Are we citizens of a backslidden Jerusalem or captives in pagan Babylon?  A Christian can be one or the other but not both at the same time.  Anyone should be able to grasp the profound implications of that question.  The first view implies that evangelicals (i.e., the true believers) are living in a Holy Nation – a society composed largely of the children of God.  However, the children have been led astray by pagan idolaters in their midst and by vain self-interest.  To avoid punishment, the Holy Nation must collectively repent of its sins and return to the faith that it originally held.  The second view is of a people held prisoner in a hostile, pagan world, surrounded by the enemies of God. While in bondage, they must hold tenaciously to their faith and exhibit prudence and caution in dealing with their heathen overlords for the good of their families and the sake of other believers,  In simple terms, they must be ...wise as a serpent, and harmless as a dove.“  They must expect and tolerate oppression and await their freedom with patience and endurance — the return of Jesus Christ to release them from this present bondage.

            These two positions are as far removed from one another as night and day; however, the inability of Christians in America to grasp the fundamental differences between these points of view has led to “theological schizophrenia.”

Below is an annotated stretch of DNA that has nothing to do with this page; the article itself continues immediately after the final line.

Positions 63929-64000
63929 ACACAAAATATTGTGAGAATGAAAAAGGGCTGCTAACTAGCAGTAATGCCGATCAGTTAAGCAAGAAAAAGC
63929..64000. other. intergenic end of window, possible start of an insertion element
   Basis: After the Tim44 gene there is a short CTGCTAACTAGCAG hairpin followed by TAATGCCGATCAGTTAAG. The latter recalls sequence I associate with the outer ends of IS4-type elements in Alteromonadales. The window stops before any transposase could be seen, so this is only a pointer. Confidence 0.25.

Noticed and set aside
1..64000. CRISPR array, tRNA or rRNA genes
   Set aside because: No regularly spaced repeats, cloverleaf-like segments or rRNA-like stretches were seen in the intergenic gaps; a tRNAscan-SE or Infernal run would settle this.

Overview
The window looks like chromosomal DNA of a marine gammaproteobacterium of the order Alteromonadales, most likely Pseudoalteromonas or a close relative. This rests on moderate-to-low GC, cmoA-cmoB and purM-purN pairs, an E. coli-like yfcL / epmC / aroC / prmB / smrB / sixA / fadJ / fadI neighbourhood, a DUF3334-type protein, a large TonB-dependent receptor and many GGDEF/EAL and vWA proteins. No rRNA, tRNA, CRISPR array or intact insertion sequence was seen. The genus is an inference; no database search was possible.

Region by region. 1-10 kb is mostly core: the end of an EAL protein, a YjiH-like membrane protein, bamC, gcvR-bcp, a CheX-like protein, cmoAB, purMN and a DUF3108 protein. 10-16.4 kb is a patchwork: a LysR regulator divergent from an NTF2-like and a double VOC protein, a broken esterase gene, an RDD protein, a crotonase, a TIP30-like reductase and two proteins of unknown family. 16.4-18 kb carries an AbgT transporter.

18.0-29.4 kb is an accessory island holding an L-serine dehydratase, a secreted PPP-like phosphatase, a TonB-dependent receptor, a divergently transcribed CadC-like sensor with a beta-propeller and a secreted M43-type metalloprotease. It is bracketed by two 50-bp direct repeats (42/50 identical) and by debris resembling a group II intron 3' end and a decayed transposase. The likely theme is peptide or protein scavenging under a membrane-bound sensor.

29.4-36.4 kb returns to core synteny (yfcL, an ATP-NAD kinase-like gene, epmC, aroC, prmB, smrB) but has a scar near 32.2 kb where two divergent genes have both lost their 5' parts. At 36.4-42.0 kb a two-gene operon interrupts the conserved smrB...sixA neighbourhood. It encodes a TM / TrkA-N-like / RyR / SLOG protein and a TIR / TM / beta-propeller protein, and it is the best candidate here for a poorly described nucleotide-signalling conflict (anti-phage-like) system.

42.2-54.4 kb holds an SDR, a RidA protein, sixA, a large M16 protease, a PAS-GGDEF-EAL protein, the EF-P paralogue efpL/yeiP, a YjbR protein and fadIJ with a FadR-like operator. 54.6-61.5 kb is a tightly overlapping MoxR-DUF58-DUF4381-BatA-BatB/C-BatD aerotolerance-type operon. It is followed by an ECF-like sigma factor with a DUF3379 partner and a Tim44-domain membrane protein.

While this question is seldom discussed by evangelicals in the United States, the fact is that a large segment of the fundamental Christian movement in America has come to the conclusion that the former, not the latter, is correct.  Evangelical churches have stepped away from spiritual solutions for issues and events and moved towards political solutions of them.  The message of Christ’s universal love for all nations and peoples is drowned by strident cries from pulpits across America for the political leadership of this nation-state to recognize the principles of Christianity as the basis of the United States government.

            However, in order to “put God back” in American culture and politics, it must first be assumed He was there in the first place.  There is an assumption among this sect of the Christian church that Jesus Christ – not Allah, or Buddha, or Socrates, or Voltaire – was at the root of the American system of government.  Because, if the words of Christ did not shape America then the Christian cry would necessarily be “Try Jesus!  He is wiser than the men and women who built this nation!” 

            Sadly, many false teachers within the Church espouse the notion that American society is coming apart at the seams because Jesus Christ has  been “dismissed” by corrupt leaders of political or social institutions.  They preach a false message: “Bring Jesus back from exile!”  The Biblical message, however, is that this world, including the United States of America, does not belong to Christians.  It is ruled by spiritual powers of darkness who set about to deceive even the elect.  There are no “Christian nations” in this world, and there will never be until our Lord and Saviour Jesus Christ comes again in power.  Thus we pray: “Return, O Lord, and set your people free!”

            As the old hymn reads: “This world is not my home, I’m just-a passing through.”